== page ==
“That means, I stay at home, wake up in the morning and check my blogs, check my emails, read some comments, blog a little, read my RSS [rich site summary, a web feed format used for web content syndication] subscriptions, have lunch, watch some TV, blog some more, post comments, surf Technorati, blog some more, check some stats, tweak the archives, watch the evening news, dinner, read some more blogs, read my RSS subscriptions, reply to emails, blog again, read and blog until I’m too sleepy to write,” he explained.
That sounds like a boring kind of life for most of us. Not for Olandres who describes himself “as a web designer, developer and blog entrepreneur in his mid-twenties who is happily blogging from rags to riches.” For him, problogging, short for “professional blogging,” is an exciting life that he long desired.
“I stopped going to my regular day job,” he said. “I was hoping to do this for quite some time now but I just had to wait until that damn contract expires. That means I am relying on my blogs to generate a majority of my revenue to get me by for the month.”
Olandres explains the professional blogging is a relatively new “career” in the
Last year, Poynter Institute (www.poynter.org) reported the case of Darren Rowse, an Australian, who—maintaining 17 blogs on problogging and reviews of high-technology products like digital cameras, camera phones, and laptops—earns as much as $14,000 a month from Google AdSense alone.
Google AdSense are contextual ads placed in blogs in which the blogger shares some of the money from Google. Rowse also earns money from independent ad sales and ad networks.
Olandres, however, doesn’t look like a business mogul yet. He walks around in cargo shorts, sandals, collared shirts, and tarpaulin rucksack (containing a nice Apple laptop) like a happy-go-lucky beach bum. His confidence and perpetual smile, however, seem to exude the aura of a contented entrepreneur whose prospects for success are getting brighter by the day.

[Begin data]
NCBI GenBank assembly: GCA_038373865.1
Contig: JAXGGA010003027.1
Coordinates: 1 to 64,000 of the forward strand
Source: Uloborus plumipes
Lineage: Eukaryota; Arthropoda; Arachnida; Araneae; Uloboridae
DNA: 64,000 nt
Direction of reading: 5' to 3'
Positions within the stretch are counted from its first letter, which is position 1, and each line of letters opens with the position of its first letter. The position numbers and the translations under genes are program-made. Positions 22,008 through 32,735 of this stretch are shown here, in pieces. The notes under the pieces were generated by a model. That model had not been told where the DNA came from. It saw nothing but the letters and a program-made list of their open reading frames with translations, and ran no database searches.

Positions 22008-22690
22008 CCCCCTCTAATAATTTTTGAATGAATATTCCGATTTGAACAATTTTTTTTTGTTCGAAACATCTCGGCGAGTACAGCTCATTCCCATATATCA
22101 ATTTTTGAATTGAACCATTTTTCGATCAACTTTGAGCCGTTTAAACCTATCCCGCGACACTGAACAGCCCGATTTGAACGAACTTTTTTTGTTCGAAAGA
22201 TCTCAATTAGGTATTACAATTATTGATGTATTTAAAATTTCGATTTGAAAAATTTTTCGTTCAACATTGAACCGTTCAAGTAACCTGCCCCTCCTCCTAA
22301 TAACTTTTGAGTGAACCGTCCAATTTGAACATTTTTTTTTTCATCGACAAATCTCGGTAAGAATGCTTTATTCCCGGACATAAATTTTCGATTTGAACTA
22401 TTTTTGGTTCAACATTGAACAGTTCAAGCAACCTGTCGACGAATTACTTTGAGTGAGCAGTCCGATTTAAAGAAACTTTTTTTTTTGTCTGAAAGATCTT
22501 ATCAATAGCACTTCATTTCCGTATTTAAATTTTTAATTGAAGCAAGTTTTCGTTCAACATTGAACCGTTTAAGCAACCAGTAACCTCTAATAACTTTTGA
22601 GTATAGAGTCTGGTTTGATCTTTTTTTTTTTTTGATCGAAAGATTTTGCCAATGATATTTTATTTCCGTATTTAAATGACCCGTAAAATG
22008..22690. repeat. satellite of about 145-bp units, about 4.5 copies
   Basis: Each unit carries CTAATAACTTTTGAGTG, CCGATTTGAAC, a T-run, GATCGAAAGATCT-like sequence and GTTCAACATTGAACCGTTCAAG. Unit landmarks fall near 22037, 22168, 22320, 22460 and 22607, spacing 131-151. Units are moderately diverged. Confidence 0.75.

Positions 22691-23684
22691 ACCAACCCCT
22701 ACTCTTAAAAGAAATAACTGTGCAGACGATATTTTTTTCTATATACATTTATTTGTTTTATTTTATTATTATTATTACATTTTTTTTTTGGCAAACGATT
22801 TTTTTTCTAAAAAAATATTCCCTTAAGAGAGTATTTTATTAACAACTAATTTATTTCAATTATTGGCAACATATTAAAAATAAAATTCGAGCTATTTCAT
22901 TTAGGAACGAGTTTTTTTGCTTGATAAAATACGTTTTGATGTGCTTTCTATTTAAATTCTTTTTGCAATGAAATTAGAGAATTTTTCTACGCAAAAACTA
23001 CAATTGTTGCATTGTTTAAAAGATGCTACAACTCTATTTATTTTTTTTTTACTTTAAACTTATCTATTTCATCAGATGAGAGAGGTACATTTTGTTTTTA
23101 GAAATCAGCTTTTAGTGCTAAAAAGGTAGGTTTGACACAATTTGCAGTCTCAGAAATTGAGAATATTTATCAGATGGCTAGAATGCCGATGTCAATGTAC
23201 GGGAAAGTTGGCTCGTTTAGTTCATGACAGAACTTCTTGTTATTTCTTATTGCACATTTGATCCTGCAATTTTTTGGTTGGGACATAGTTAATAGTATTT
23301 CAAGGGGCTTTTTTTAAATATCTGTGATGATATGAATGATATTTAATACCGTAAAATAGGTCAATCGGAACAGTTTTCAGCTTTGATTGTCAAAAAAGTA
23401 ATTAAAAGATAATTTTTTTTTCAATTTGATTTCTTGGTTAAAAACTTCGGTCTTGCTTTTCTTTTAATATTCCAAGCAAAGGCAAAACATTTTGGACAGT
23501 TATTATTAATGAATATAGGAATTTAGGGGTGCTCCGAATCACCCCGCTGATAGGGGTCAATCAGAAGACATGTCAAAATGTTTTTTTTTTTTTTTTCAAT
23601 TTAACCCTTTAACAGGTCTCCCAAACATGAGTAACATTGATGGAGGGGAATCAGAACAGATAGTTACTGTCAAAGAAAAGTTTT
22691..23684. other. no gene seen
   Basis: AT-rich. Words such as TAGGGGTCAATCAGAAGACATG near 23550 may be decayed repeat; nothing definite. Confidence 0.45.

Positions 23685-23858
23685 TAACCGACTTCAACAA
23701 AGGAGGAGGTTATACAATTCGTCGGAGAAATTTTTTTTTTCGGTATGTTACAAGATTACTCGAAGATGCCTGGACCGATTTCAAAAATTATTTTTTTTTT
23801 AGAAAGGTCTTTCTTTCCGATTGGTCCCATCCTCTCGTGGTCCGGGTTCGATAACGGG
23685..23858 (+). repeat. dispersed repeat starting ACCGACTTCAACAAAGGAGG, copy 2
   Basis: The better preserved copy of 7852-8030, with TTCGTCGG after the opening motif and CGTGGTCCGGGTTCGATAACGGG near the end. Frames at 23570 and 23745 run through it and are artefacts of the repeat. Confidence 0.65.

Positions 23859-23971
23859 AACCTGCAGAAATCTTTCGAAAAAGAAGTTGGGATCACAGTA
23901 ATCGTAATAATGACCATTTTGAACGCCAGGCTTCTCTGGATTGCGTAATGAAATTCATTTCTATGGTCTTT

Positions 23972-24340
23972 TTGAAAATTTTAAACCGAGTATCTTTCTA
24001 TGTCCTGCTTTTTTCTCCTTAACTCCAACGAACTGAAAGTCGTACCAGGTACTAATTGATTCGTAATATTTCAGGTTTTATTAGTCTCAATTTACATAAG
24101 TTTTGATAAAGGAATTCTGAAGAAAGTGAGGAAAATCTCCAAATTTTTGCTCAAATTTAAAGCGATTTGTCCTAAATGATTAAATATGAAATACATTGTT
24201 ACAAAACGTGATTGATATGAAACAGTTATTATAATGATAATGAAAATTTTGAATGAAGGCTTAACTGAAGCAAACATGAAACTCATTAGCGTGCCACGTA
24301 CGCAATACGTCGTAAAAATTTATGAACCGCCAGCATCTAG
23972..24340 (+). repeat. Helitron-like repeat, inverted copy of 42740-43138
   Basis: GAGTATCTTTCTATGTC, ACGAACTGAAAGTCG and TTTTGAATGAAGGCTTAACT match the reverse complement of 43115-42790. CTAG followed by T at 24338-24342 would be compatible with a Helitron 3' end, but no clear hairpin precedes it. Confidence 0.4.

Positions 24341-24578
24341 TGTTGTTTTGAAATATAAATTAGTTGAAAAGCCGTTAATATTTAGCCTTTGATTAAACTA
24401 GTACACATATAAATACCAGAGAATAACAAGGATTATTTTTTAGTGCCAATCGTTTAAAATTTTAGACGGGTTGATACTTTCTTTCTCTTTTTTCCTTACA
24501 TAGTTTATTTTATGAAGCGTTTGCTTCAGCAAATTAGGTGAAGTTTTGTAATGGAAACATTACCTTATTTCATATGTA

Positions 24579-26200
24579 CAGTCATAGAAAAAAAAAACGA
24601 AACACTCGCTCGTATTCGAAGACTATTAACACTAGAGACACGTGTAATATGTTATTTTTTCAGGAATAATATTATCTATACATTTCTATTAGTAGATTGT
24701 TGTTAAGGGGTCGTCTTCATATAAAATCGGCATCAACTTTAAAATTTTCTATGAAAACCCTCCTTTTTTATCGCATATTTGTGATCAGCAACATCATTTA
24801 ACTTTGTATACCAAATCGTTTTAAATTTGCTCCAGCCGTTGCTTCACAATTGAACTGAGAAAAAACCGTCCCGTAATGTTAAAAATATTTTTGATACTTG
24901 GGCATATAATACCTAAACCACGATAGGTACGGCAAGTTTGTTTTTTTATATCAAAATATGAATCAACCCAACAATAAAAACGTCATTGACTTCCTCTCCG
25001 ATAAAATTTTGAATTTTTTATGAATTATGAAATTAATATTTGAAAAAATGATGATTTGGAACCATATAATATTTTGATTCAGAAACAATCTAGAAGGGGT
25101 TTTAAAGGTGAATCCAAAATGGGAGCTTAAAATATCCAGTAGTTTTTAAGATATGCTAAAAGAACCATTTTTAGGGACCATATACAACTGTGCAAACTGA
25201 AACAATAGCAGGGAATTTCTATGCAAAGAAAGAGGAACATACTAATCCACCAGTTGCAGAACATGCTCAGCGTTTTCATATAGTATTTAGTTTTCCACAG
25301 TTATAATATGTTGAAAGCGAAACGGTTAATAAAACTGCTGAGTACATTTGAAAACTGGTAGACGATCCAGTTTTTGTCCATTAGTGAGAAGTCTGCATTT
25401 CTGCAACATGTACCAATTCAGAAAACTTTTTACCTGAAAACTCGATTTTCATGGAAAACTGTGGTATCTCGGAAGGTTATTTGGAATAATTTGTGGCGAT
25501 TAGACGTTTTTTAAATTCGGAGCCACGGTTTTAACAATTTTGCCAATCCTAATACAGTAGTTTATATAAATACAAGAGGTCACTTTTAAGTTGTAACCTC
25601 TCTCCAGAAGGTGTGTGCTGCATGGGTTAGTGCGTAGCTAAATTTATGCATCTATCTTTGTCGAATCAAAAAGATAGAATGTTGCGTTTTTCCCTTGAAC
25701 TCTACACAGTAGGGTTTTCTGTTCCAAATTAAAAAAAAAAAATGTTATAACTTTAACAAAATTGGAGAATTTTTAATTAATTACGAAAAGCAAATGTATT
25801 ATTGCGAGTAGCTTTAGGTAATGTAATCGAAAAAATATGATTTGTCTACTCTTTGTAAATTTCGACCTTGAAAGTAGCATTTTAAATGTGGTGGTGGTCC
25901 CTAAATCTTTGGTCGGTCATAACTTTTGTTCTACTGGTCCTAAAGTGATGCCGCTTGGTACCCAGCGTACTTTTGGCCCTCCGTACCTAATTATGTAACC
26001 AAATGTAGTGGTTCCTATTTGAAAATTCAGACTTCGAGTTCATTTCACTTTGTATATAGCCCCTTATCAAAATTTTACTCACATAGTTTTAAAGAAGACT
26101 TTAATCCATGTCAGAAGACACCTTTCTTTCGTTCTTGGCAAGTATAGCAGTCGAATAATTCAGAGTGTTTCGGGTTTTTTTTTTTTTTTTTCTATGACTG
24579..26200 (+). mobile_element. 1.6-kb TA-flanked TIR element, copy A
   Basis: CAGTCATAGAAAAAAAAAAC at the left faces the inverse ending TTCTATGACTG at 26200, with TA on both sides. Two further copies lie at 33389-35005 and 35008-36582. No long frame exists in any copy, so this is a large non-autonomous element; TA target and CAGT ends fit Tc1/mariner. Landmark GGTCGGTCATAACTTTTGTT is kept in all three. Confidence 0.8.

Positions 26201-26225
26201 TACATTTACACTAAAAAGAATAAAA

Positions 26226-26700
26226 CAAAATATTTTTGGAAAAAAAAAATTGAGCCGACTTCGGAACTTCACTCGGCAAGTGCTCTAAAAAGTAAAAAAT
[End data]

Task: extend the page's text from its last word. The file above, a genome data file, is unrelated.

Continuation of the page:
Olandres maintains five other money-earning blogs (Pinoy tech blog, Pinoy top blogs, Pinoy Travel blog, Pinoy urban blog, and PinoyBlog) together with twelve other techie friends and colleagues. How much money he makes from those blogs and projects is a secret. But he admits in an interview that his own personal blog yugatech.com earns him at least $500 dollars a month from sponsorships, direct ad sales, and Google AdSense.
Apparently that is just gasoline money because Olandres still maintains his business (www.plogphost.com) offering web hosting for weblogs as well as .ph domains. He also does occasional blog consulting work. But his heart is really into problogging where he gets his money for personal expenditures.
“Yes, there’s still that business and occassional blog consulting work. But they’re all set aside as some sort of an insurance or Plan B,” said Olandres. “From now on, I will only use whatever I earn from my blogs may it be via contextual advertising, sponsorships, or direct ad sales. And so far, the budget seems to fit, with a few extra for some R&R [rest and recreation].”
Olandres’ friends and colleagues in the Pinoy Tech Blog network, however, warn that problogging could be a very risky proposition.
In an interview, J. Angelo Racoma, an economist who also writes for ten blogs including the “Pinoy” blog series including his own (J Spot - http://jangelo.i.ph and J Spotter- http://jangelo.racoma.net), said only few bloggers could really make money from blogs because of the difficulties in developing a niche that could attract very high traffic that brings in the cash. He observes that besides their tech blogs, other blogs that seem to attract high traffic and ads are oriented towards showbiz, travel, and fashion.
“Politics-oriented blogs are not money makers,” said Marc Hil Macalua, internet marketing specialist, web designer and director of development of the ePacific Global Contact Center, Inc., a call center company, in an interview.
He explained that while politically oriented blogs may attract high visitor traffic, most of those who visit the sites are intellectuals who read the pages thoroughly but are not likely to click on the ads. “In blogs, monetization is through the volume of clicks, and not on the number of pages read,” he said.